Fifty years ago, when a popular New York gay bar called the Stonewall Inn was raided by police, patrons fought back. The moment came to represent the beginning of the modern LGBTQ movement, but as Gregor Mattson explains, the fight for LGBTQ civil rights had actually been building for decades. Evidence of the emotional richness of this movement, from joy to righteous anger, can be found in the many LGBTQ publications, both pre- and post-Stonewall uprising, digitized by Reveal Digital in their Independent Voices collection. The LGBTQ series—which is open access and freely available to all—is a tremendous resource for scholars of LGBTQ history and the curious casual reader alike. Browse here or here or right on JSTOR.
For instance, a month after Stonewall, a queer publication called Tangents covered the Stonewall uprising in their August-September 1969 issue like so:
“The first gay riots in the history of man turned New York City streets into a bloody confrontation between NYC pigs and thousands of gays and sympathizers last month. Dozens were busted and/or beaten. … “They were throwing more than lace hankies. I was almost decapitated by a slab of thick glass. It was thrown like a discus and just missed my throat by inches. The beer can didn’t miss; it hit me right above the temple.” So a police officer reported to Jerry Lisker of the New York Daily News, the morning after a Tactical Patrol Force had raided The Stonewall Inn, in the heart of a three-block homosexual community in Greenwich Village.” Lisker called the Inn, “a mecca for the homosexual element… who wanted nothing but a private place where they could congregate, drink, dance and do whatever little girls do when they get together.” The raid came after two years of peaceful operation. The bar was smashed. Reported one customer: “I’ll bet the pigs didn’t tell you what they did to the Stonewall. They broke up everything in sight. Did you ask them why they stole money out of the cash register and then smashed it with a sledgehammer ? Did you ask them why it took them two years to discover the place didn’t have a liquor license?” Only a handful of police began the raid, but when they herded patrons out onto Christopher Street, just off Sheridan Square, a crowd formed, jeering the police and cheering the homosexuals.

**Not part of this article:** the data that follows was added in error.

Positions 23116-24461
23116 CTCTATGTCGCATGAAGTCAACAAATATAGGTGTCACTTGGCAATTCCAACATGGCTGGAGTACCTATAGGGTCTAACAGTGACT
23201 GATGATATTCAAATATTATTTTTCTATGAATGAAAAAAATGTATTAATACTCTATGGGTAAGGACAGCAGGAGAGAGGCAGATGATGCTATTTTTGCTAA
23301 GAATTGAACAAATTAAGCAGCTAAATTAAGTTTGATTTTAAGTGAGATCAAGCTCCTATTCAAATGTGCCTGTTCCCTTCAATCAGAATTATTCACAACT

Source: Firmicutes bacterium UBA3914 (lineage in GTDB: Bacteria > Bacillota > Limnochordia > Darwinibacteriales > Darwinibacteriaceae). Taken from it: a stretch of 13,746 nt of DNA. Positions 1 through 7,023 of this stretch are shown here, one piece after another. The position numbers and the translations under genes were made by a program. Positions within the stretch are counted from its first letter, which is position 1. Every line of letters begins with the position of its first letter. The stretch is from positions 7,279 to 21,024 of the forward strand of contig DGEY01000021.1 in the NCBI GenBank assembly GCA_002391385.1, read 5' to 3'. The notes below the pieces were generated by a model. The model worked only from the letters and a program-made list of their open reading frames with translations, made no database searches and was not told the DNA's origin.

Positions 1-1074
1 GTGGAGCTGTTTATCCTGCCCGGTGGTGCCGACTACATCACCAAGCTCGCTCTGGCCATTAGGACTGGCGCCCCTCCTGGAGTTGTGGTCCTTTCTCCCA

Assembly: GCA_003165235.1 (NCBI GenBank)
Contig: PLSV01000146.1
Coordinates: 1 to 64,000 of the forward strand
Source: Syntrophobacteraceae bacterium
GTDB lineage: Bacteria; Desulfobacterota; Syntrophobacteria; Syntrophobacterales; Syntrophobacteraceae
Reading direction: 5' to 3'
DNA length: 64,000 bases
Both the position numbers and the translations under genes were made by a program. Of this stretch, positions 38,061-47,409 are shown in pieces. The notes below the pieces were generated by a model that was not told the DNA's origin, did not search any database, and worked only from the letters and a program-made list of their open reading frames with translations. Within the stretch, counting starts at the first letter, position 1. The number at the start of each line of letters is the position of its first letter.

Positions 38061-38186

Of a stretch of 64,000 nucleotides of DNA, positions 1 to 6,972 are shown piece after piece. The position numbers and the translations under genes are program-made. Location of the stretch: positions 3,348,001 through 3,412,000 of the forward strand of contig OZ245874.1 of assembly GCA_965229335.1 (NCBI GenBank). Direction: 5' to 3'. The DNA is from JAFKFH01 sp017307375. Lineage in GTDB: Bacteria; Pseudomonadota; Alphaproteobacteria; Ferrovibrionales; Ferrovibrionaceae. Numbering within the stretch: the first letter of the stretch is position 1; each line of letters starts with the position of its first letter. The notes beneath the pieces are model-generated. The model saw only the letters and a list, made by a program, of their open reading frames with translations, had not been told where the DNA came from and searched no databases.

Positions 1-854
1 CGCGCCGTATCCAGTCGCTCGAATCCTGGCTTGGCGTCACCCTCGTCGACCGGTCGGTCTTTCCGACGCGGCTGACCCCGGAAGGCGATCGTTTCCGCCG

Other publications in the collection include: Gay Liberator, The Phoenix, ONE, Lesbian Connection, Sinister Wisdom, and many, many more. You can find a full list of the LGBTQ series titles and issues available for browsing at Reveal Digital.
Editor’s Note: An earlier version of this story misstated the author of the JSTOR Daily essay about the early LGBTQ rights movement.